Fun fact: Fermentation of dairy products (i.e. to make cheese or yogurt, etc.) removes some of the lactose, so many fermented dairy products are easier for people to digest, rather than drinking the milk itself.

I'm not going to tell you you need your dairy, because “dairy” is NOT essential to a bone-healthy diet. However, it has been estimated that 70% of the (already insufficient) dietary calcium intake of Americans is from dairy products, so it already plays a huge role in many people's calcium intake.

Yes, there is more calcium per serving in dairy than most other foods.

Yes, the calcium phosphate molecule in dairy is more easily absorbed than the calcium oxalate in plants. In fact, at least one study has shown that you absorb 96% of the calcium from milk, yogurt and cheese!

Yes, milk is often fortified with vitamin D to help increase absorption of calcium.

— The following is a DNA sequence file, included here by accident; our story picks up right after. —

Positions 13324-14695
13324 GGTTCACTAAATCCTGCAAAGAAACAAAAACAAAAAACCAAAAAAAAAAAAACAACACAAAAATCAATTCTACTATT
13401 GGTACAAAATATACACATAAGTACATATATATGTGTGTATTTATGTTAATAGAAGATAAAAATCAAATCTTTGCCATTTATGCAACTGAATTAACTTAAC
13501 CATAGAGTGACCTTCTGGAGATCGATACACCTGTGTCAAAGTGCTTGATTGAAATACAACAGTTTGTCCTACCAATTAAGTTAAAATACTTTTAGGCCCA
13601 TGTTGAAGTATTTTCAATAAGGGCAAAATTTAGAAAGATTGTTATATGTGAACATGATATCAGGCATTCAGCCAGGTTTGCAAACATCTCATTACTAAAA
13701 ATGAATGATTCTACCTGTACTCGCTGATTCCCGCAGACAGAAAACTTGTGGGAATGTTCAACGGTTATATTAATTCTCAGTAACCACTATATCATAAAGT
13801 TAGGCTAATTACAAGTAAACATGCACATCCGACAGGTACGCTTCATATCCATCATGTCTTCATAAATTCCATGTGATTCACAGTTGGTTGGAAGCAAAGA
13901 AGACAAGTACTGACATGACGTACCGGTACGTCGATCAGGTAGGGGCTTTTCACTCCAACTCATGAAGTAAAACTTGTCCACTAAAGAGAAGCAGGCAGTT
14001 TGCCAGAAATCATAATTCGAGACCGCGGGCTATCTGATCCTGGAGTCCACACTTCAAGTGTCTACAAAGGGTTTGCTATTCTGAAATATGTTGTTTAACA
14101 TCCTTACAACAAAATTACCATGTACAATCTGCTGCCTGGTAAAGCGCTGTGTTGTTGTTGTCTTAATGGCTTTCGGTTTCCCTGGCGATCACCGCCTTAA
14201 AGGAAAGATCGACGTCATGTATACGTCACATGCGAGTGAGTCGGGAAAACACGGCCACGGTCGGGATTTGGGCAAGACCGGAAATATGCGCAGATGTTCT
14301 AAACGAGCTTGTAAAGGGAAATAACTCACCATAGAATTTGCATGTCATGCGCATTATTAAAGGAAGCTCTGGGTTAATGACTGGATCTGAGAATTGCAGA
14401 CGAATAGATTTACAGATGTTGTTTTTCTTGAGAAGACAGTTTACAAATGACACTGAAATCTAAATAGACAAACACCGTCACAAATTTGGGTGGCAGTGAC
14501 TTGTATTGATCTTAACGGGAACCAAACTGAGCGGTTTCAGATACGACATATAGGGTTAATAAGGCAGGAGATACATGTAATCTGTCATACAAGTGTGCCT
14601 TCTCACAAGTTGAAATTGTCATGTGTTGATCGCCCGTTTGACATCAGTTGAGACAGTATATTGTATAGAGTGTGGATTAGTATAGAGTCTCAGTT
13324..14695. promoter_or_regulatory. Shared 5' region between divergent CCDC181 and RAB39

But all of this together does not mean that you absolutely need dairy.

You don't.

But you can!

In fact, when you look at the science of dairy's impact on our bones (I'm not talking about one “groundbreaking” new study that the media and some online health “gurus” love to sensationalize, but what is called “the totality of the evidence”) you'll see that the evidence is mixed.

Some studies show that people who drink more milk have higher bone mineral density (BMD), but there isn't consistent evidence on whether or not that translates into more or fewer fractures.

And fracture reduction is really what we're aiming for.

In this 2016 review of several studies on milk and risk of fractures, the evidence of dairy's effect was neutral.

Yup, neutral!

And it wasn't just neutral when it came to fractures. It was also neutral when it came to heart disease, stroke, and type 2 diabetes.

So dairy was not associated as being protective, nor worsening of any of these conditions. The effects were "neutral".

Here is the summary table from that article: